As I am writing this, it has topped 100 degrees in Keswick today and summer is fast upon us. I hope everyone is staying cool and enjoy afternoons by the pool when they can.
I left you with quite a few reviews for last month, but I live in hopes that you have read them all and are ready to move on to a few new favorites!
You have to read a least one epic novel every summer and for me, this summer, I finally got to a book that was a Christmas gift…yes sometimes it takes me awhile to get through my piles of books too! Pachinko is a masterpiece by author Min Jin Lee and was a National Book Award finalist for good reason. It’s the early 1900sin a small fishing village in Korea where Sunja and her mother take in lodgers. When Sunja becomes seduced by a very suave Korean named Hansu and falls pregnant, her life turns upside down. If you have never read much about the Japanese and Korean culture this will be an illuminating look. I find it especially relevant, as we are currently dealing with the North Korean situation in the news all of the time, to get a better idea of some of the cultural history in Asia. In the 1900’s, the Koreans are not thought highly of by the Japanese, who have control of their homeland. They are treated as second class citizens if that. Hansu wants nothing more than to be Japanese and all that goes with being able to pass for Japanese. This is a theme that runs throughout the book. When Sunja marries a kind, sickly minister named Isak, he takes her to join his brother (Yosab)and sister in law (Kyunghee) in Japan. There the two families struggle to exist and create a better life for the two young sons of Sunja. The name of the novel is never really explained fully so I will enlighten you a bit. Pachinko is a gambling game in Japan that involves a pinball like machine that is upright. These gambling houses are almost exclusively run by Koreans and exist to this day. This story will give you a window onto the world of the Koreans who had to try and overcome many obstacles to succeed in a very repressive world.
Another book that explores Asian history completely shocked me. I picked up The Rape of Nanking: The Forgotten Holocaust of World War II by Iris Change at a book swap at Grace Church and when I started reading it I was stunned to learn about this horrible atrocity that took place in World War II. Once again, the Japanese looked down on another Asian culture (the Chinese) and when they invaded China they wreaked havoc in a brutal attack that even horrified some of the Nazis who were living in China at that time. I will not pretend that this is an easy, fun read. It is difficult due to the subject matter, but it is something that opened my eyes to another part of history I had heard very little about. I knew about the forced marches imposed on the Chinese and had read about them before, but this book takes the experience to a whole new level and it holds some surprising heroes. If you like history and want to have a better understanding of a not too distant past then look into this horrible event that many Japanese still refuse to admit to.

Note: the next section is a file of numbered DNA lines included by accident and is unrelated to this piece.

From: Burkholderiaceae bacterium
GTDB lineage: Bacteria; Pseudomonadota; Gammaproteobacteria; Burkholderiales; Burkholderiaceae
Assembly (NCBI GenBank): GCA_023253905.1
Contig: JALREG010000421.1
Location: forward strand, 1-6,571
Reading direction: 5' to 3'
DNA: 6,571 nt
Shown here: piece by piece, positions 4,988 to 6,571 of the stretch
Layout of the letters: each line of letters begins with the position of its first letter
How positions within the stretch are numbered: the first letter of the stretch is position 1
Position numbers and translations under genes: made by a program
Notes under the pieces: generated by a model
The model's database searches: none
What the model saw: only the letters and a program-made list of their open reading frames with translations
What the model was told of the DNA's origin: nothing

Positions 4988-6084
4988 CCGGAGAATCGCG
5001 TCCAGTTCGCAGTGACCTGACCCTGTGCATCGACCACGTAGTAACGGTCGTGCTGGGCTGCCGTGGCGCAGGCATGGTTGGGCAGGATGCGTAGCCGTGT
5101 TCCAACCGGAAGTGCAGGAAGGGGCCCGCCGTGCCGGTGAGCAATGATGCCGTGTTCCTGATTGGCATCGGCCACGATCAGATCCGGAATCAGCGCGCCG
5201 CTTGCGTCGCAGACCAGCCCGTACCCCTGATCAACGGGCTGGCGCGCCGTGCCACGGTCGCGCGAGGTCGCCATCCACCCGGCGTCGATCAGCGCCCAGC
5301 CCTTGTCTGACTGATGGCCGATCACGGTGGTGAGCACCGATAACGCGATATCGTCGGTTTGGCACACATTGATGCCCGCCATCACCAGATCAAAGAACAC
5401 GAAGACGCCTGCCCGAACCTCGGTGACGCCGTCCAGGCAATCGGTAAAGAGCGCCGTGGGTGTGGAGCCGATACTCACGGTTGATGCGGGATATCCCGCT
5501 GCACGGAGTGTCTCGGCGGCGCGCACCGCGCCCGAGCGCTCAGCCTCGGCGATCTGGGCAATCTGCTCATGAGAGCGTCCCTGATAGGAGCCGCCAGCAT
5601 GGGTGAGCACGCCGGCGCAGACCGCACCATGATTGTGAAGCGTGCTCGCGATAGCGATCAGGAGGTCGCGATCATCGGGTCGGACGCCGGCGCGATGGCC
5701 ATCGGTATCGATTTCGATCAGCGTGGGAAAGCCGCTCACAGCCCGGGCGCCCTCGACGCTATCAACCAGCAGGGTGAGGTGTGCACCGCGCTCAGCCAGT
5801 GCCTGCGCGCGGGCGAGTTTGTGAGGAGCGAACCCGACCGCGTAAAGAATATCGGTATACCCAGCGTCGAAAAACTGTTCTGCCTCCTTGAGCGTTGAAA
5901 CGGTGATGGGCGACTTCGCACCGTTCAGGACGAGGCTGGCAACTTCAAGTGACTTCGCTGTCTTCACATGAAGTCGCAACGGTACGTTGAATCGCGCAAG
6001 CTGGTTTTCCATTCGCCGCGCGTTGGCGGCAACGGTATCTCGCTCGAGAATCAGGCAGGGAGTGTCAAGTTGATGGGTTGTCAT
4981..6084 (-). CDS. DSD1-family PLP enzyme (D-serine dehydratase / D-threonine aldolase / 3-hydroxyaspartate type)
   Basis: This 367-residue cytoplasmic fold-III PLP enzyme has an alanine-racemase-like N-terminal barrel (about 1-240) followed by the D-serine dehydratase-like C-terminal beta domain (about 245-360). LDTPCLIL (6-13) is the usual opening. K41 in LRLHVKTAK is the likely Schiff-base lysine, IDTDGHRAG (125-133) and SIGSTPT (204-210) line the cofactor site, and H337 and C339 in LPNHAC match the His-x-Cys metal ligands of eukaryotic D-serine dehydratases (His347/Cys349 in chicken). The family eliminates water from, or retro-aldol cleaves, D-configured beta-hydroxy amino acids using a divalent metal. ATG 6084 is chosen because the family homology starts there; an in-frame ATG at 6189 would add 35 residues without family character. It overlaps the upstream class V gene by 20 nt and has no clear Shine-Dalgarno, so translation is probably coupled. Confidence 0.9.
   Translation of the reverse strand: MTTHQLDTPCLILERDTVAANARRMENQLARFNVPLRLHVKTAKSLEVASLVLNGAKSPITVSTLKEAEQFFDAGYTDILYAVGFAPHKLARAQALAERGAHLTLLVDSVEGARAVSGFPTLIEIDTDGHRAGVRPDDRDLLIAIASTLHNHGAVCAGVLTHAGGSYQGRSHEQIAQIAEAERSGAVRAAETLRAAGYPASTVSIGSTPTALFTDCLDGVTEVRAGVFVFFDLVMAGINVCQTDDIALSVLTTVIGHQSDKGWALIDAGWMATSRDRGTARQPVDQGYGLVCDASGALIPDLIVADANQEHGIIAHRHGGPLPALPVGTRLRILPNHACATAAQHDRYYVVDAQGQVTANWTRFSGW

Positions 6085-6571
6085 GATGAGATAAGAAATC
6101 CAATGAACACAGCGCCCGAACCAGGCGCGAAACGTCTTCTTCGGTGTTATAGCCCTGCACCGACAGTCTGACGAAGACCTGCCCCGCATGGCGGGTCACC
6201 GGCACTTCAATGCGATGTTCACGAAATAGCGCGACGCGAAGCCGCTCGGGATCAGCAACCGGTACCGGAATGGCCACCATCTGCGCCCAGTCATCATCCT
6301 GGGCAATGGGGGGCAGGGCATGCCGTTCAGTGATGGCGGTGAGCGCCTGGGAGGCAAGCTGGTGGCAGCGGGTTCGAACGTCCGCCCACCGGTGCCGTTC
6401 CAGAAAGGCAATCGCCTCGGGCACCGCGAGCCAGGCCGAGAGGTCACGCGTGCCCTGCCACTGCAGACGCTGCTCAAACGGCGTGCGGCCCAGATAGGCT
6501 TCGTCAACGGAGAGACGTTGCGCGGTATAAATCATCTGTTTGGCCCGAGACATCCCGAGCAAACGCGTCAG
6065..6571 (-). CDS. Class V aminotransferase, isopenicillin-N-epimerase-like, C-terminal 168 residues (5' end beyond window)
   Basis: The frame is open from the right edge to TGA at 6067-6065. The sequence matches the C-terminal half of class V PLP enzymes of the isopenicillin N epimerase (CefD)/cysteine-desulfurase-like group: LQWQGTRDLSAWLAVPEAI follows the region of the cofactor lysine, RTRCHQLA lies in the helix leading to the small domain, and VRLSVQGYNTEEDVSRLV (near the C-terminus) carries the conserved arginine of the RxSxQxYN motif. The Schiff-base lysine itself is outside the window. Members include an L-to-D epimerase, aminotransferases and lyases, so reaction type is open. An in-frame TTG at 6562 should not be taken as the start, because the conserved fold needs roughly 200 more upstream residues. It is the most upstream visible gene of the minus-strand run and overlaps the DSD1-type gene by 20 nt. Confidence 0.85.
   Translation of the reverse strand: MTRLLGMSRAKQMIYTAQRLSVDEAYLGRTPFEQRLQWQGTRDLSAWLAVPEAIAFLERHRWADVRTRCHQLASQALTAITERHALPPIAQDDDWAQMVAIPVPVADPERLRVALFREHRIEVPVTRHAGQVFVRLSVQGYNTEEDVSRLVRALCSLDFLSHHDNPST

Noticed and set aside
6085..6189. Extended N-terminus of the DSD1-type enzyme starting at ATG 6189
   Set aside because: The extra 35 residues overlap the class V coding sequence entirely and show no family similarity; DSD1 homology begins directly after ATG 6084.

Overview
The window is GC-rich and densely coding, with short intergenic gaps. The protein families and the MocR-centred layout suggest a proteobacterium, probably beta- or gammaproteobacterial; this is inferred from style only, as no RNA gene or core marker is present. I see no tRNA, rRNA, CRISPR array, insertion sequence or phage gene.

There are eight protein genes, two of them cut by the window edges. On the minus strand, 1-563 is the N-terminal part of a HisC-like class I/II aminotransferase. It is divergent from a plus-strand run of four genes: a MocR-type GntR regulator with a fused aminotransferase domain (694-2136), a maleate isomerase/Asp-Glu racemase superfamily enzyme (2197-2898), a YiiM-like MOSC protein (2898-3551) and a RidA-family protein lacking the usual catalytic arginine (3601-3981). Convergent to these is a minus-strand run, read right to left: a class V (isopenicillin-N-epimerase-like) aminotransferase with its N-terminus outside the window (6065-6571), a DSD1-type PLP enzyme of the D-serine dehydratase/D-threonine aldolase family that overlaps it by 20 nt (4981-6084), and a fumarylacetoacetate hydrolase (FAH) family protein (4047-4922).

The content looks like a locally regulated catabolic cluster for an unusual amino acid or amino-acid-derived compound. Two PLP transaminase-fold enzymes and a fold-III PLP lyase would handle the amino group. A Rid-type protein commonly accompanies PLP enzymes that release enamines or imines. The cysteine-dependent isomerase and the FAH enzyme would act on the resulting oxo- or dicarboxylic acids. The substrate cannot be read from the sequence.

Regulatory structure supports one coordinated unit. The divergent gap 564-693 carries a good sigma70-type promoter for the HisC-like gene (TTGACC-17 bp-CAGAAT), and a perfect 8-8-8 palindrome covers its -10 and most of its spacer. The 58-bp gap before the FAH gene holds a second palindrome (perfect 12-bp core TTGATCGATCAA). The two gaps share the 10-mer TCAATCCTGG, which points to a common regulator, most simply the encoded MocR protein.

On a much lighter note, if you are looking for some thrillers to give you a chill this summer look no further. After Anna by Lisa Scottoline and Sometimes I Lie by Alice Feeney will both fit the bill.
After Anna opens ten days into the murder trial of Dr. Noah Alderman. Chapters go back and for the between Noah, after and Maggie, before….so that you get the different perspectives of Noah, the accused and his wife, Maggie. Noah is a pediatric allergist who lost his wife to cancer and eventually he and his son brought the sweet Maggie Ippolitti into their lives. Maggie was married before and when she gave birth to her daughter Anna she suffered a severe depression and her daughter was taken from her by her unfaithful husband. Finally, years later, her daughter Anna has called to reconnect and within days she has moved into the home of Noah and Maggie. Seventeen days later Anna is dead, and Noah is on trial. This is a real nail biter and a perfect poolside read that you will want to bring with you into bed late at night as well.
Sometimes I Lie is another psychological thriller featuring a woman narrator who you aren’t sure whether to believe or not. The title sort of clues you in to the fact that you need to question everything you are being told. The chapters bounce between before and after as well, and the reader has to piece together why Amber is now in the hospital in a coma. She is married to Paul, who may or may not be having an affair with Amber’s sister, and before the accident she was working as a radio co-host with a real ball-busting radio dive named Madeline. You immediately understand that Amber did not end up in a coma due to the car accident the police seem to think was the cause. There is a lot more going on here. Amber isn’t a particularly nice person…she has her issues…but do those issues mean that her views are warped or is she really in danger? If you like suspense this is a wonderful summer read, that will leave you wanting more! After all, what could be worse than lying in a coma while you have people around you that might be trying to kill you? I have to admit I was not sure what was going on until right at the end.
Have a great time this summer and pack a few books as you head out on your adventures because you are never lost or alone when you have a book to keep you company!